Until a few years ago, it was relatively easy to get a student credit card if you were a college or even a high school student. Credit card companies flooded students' home mailboxes and college campuses with offers, and most students who applied were approved.
That situation changed in 2010, when the federal CARD (Credit Card Accountability, Responsibility and Disclosure) Act went into effect. These days, students have to be at least 21 to qualify for a student credit card, unless they can prove that they have a part time job and/or can get their parents or other responsible adult to co-sign the application.
It's always handy to have a credit card for emergencies—when your car breaks down, for example, or when you have to unexpectedly replace a computer that's required for your class work. When used responsibly, a student credit card can help you build a good credit record. Establishing a record of paying credit card bills on time can help you qualify or get a better interest rate when you apply for other types of credit, like a vehicle loan on that great new car you want to buy after graduation.
But it's not always easy for college students (or for any of us) to resist the temptation to charge items that they don't really need and maybe can't afford. When you're out shopping and see a great new outfit, or when you're feeling bored and decide to charge a movie and a pizza, it can be hard to remember that you're going to have to come up with the money at the end of the credit card billing cycle to pay for it all.
Failing to keep up with payments on a credit card—like failing a college class—can impact your life for many years. A bad credit record can hurt your ability to get a loan and/or other credit cards. You'll also have to pay a higher interest rate on auto loans and on any other credit cards you might want to get.
Another factor to consider is student loans. If you're already facing substantial debt once you graduate from college, the last thing you want to do is add to that burden by getting in over your head with a credit card as well.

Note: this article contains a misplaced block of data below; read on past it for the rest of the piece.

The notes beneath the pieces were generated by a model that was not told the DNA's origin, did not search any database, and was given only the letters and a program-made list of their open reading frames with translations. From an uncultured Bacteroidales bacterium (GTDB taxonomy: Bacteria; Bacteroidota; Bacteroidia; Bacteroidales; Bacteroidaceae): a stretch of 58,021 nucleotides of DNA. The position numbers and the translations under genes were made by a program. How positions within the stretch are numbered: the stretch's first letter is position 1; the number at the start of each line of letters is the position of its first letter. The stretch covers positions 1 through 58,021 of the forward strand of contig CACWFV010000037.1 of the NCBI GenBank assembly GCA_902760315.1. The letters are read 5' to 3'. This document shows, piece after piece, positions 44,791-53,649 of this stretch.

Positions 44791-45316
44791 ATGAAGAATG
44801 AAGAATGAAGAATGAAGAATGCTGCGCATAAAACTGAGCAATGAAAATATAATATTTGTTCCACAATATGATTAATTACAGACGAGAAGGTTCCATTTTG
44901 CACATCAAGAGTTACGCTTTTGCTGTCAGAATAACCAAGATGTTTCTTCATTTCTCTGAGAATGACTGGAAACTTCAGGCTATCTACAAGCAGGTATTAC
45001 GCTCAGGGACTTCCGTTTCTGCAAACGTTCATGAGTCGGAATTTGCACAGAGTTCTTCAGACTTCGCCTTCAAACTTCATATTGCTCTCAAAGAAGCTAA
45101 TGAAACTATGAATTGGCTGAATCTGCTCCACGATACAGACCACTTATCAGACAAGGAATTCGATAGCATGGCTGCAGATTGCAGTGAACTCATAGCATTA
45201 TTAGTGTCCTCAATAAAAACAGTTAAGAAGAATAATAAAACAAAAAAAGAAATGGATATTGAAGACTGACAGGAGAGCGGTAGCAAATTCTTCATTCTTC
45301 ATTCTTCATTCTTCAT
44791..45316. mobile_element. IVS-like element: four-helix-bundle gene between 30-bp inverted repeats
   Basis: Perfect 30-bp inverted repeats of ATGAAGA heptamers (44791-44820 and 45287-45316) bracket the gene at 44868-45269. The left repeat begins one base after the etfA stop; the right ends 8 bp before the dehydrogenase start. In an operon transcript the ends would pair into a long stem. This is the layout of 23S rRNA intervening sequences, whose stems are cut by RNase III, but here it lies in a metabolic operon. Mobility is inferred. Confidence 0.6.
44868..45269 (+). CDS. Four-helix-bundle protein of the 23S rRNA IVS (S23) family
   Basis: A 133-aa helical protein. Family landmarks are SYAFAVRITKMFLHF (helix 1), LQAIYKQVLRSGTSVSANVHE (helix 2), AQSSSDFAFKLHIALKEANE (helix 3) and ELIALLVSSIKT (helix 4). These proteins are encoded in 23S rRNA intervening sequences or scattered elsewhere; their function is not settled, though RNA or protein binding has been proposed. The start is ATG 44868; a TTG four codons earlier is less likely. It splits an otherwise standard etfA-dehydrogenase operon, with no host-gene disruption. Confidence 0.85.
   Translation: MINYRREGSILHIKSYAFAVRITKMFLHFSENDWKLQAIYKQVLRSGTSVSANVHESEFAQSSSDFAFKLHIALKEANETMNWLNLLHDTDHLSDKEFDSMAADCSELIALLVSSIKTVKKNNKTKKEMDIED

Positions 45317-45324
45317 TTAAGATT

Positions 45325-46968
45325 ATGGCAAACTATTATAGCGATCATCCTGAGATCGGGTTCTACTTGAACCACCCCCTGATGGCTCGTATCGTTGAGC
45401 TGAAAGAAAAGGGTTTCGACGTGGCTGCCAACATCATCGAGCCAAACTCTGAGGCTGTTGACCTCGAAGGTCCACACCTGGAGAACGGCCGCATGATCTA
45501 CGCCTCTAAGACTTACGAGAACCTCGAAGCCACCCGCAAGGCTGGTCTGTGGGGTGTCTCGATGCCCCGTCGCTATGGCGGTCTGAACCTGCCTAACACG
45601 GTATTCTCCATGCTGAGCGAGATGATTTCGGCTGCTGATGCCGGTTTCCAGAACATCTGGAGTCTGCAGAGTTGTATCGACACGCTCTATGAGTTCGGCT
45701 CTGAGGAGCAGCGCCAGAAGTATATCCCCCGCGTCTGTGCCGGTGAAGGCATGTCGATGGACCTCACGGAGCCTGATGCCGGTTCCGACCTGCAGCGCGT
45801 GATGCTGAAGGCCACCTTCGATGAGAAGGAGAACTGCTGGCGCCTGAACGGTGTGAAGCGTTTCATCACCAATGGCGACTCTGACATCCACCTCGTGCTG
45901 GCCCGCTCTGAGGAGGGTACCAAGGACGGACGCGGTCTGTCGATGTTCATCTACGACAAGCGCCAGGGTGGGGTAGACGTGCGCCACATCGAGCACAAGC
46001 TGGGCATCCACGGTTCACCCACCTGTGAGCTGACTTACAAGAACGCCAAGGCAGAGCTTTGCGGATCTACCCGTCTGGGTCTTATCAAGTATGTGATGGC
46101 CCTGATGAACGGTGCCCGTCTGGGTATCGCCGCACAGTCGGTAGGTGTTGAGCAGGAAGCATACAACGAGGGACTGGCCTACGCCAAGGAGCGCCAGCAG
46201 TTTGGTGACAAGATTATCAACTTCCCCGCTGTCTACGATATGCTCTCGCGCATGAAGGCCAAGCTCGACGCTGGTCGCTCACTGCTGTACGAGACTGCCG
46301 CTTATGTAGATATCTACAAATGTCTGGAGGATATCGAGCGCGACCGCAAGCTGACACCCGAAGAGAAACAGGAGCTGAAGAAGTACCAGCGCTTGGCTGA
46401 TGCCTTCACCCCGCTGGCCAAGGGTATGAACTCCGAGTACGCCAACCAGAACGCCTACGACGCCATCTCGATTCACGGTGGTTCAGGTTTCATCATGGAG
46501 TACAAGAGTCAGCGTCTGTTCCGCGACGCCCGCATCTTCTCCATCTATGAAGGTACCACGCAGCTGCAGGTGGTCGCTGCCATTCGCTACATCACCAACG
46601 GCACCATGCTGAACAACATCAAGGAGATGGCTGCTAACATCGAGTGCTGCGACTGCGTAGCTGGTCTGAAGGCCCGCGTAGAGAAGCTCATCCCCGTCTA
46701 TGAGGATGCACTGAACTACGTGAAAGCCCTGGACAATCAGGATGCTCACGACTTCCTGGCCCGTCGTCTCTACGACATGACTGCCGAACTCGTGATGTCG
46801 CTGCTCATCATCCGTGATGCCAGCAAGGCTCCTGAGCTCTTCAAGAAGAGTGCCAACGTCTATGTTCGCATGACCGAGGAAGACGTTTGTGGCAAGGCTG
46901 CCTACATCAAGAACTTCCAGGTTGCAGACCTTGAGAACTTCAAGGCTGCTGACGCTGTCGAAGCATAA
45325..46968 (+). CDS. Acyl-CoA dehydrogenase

You'll find both prepaid and traditional student credit cards on our site. Although you can use a prepaid card like any other credit card, it's actually not a credit card; it's really an ATM-type card that you preload with funds. When the funds run out, you can't use the card again until you "recharge" it by adding more money to it. (You can arrange to have regular deposits made to the card.)
You should know, however, that prepaid cards don't help establish your credit record, because the banks that issue them don't report to the credit agencies. (They're not really extending you credit; you're paying with your own money.) There are fees—sometimes steep—that come with using prepaid credit cards, but they can be very handy if you want the convenience of a credit card without the worry that you'll get too far into debt.
If you decide that you want a more traditional type of student credit card, compare offers carefully. You'll want to check on details such as the annual percentage rate (APR), any fees for setting up and/or maintaining the account each year, the number of days you have to pay off the card once you've received your statement and any penalties you'll have to pay if your payment is late.
The Federal Reserve Board has a very informative Consumer's Guide to Credit Cards that explains various credit card terms. It can help you make an informed decision on which student credit card you want to apply for.